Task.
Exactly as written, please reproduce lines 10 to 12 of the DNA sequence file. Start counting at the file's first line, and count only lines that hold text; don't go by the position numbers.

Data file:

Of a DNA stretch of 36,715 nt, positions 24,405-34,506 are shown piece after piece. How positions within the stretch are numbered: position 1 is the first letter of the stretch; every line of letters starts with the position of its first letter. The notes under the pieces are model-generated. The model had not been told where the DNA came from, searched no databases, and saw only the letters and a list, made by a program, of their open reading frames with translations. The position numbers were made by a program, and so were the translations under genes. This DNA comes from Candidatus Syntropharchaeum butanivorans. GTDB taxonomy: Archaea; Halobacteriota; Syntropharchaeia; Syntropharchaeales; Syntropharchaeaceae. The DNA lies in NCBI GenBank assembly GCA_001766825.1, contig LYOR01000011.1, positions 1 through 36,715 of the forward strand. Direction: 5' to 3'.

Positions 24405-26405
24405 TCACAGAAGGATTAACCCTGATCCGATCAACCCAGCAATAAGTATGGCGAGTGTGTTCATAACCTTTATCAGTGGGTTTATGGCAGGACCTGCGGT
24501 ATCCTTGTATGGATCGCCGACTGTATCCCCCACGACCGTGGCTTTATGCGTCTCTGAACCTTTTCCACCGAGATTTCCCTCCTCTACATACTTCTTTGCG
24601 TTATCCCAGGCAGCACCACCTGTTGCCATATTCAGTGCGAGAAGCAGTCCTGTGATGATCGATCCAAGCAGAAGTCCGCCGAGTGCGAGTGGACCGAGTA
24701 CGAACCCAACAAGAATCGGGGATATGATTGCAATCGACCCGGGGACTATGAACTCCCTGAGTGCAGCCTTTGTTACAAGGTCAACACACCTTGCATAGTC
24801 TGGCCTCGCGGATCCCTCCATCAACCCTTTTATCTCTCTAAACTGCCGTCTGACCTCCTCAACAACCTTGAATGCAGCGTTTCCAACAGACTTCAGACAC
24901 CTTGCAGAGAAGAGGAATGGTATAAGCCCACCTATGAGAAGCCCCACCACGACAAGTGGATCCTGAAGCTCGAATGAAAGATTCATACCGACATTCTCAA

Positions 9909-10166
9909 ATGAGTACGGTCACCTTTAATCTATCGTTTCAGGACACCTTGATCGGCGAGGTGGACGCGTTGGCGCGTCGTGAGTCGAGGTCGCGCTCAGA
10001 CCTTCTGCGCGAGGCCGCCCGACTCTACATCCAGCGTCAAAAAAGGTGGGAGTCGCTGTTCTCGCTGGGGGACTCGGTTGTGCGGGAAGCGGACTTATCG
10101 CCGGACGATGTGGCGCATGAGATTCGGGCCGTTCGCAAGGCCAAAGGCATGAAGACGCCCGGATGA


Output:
9909 ATGAGTACGGTCACCTTTAATCTATCGTTTCAGGACACCTTGATCGGCGAGGTGGACGCGTTGGCGCGTCGTGAGTCGAGGTCGCGCTCAGA
10001 CCTTCTGCGCGAGGCCGCCCGACTCTACATCCAGCGTCAAAAAAGGTGGGAGTCGCTGTTCTCGCTGGGGGACTCGGTTGTGCGGGAAGCGGACTTATCG
10101 CCGGACGATGTGGCGCATGAGATTCGGGCCGTTCGCAAGGCCAAAGGCATGAAGACGCCCGGATGA